Civilization Ages Like My Dying Mother
I'm thinking I had my own Jurassic
period: roaming the planet as I knew
it in the house on Hartley Street
through eons of being two until
for some unknown reason I went
hurtling down the steps to the basement
like a meteor and was wiped
from the face of my innocence,
falling nose first into nothingness.
A Bronze Age followed, doesn't
it always? How I learned to forge
hot burning experiences into shields
had less to do with knowledge
more to do with needing reflection
and hammering things out
under moonlight while things cooled.
It is best to place what is hard
first and hide behind what shines out,
this will let you leverage your way
to the Middle Ages, a plague of fiefdoms
at the gates, but a Renaissance of sorts.
Everything is woven within the moat,
symbols in the tapestries speak of storied
success and threaded victory. Catapults
heave, poultices heal, and an ever present
faith in the alchemy of addition. If I
just had one more: child, pill, dollar,
room, chip, lover, song, hour,
house, car, boat, president, planet,
I would turn this leaden feeling
into a golden egg of invincibility
that would take me through and to Enlightenment.
A time when man and gods converse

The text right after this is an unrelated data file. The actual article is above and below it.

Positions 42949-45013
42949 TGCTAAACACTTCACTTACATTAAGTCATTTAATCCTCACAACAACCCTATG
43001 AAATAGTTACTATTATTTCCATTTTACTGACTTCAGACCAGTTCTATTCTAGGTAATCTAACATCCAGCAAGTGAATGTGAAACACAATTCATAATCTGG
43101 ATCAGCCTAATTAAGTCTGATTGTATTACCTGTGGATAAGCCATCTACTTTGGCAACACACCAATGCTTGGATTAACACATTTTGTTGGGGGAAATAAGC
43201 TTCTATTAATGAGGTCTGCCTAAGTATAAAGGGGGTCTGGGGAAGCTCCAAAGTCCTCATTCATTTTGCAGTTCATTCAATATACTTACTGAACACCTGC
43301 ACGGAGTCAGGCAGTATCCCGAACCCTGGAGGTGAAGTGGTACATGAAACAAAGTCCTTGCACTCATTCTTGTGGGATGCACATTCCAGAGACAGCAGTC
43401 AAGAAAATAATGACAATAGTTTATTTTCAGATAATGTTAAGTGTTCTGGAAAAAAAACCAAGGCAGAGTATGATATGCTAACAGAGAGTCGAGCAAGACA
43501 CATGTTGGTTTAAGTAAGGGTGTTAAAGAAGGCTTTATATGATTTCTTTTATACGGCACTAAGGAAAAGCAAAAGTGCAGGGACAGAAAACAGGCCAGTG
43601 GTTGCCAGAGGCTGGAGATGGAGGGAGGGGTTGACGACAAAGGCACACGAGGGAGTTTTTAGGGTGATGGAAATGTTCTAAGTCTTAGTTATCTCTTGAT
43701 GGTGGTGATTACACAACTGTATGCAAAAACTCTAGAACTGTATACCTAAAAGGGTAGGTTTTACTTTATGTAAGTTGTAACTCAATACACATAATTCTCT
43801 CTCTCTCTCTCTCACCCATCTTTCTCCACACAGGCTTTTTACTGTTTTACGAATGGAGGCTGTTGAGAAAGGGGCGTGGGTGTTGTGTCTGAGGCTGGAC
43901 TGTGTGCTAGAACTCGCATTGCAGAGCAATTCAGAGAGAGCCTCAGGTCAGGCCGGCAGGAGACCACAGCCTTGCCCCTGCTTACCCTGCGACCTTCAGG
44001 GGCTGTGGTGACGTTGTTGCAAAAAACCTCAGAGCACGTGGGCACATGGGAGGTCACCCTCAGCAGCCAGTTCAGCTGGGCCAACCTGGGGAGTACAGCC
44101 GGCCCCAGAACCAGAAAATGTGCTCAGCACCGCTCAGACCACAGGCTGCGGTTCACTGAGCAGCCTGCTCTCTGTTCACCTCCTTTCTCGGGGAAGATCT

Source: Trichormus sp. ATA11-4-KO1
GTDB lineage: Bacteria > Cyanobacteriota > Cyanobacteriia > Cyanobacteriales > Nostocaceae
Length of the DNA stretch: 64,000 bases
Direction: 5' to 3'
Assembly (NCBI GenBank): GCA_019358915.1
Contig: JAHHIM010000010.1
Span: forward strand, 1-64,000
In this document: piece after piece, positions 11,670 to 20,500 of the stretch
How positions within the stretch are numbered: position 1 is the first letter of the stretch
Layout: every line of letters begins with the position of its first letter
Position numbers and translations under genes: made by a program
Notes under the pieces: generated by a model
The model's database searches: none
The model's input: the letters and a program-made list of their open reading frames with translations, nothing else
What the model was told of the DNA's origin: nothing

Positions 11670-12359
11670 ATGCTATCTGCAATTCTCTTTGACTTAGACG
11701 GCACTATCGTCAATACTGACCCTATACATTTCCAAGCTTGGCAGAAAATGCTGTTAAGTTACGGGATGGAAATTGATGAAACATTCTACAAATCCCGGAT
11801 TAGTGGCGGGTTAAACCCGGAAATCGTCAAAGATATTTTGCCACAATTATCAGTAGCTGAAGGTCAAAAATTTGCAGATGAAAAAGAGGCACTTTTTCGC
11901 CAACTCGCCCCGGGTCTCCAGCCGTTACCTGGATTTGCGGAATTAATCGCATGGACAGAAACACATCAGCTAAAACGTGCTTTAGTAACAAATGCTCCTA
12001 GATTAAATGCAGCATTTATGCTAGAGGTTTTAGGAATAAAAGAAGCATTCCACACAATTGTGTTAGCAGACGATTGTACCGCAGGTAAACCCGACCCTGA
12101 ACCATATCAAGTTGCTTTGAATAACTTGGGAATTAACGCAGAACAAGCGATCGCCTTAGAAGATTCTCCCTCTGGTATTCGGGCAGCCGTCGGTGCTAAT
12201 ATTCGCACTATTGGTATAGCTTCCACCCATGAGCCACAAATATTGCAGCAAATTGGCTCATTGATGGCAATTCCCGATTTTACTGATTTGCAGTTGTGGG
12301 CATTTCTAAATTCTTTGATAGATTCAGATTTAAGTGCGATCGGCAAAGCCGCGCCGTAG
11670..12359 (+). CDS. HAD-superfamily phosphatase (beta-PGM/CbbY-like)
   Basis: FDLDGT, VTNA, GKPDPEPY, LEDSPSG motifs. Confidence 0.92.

in the mute gestalt of everything thrown
across the days like i-ching coins telling
us what is and will be if only we see.
No continent need reign over another
as long as I have mine, as long as you herald
my gentle supremacy. After all the hillocks
have been hand delivered, the birds
understand the unseen hierarchy
and yet still are lifted as they fly.
I confess I fear what I know is coming, the rise
and fall of Victoria, the last gasps and steely rasps
of empire sitting atop hosts of pillows
issuing commands between snoring naps.
If I were a kinder servant perhaps I would
close her like a candlewick daubed dark
with callused fingers each night,
but instead I line the pantry and pray
for mercy. Maybe she will toddle off
the throne sooner than I think, this crown
makes it so hard to raise her head.
Maybe the war of her days need not
instigate whole nations to insanity...
I feel a need to duck and cover, head
for the moon, proclaim the world small
and slice genomes from salmon, invent
tacky plastic we will all want to throw
away but it will not disappear no
it will build up into passive flotillas
capable of strangling the seas.
What age is this? What age is this?
It will be christened by those
who find our sorry bones.
words: Susan Ersinghaus, Connecticut (One Hundred Days Cubed)
image: ''dividing day and night' - bl pawelek, Wisconsin (homepage)
another civilization: the hue of antiquation (#20)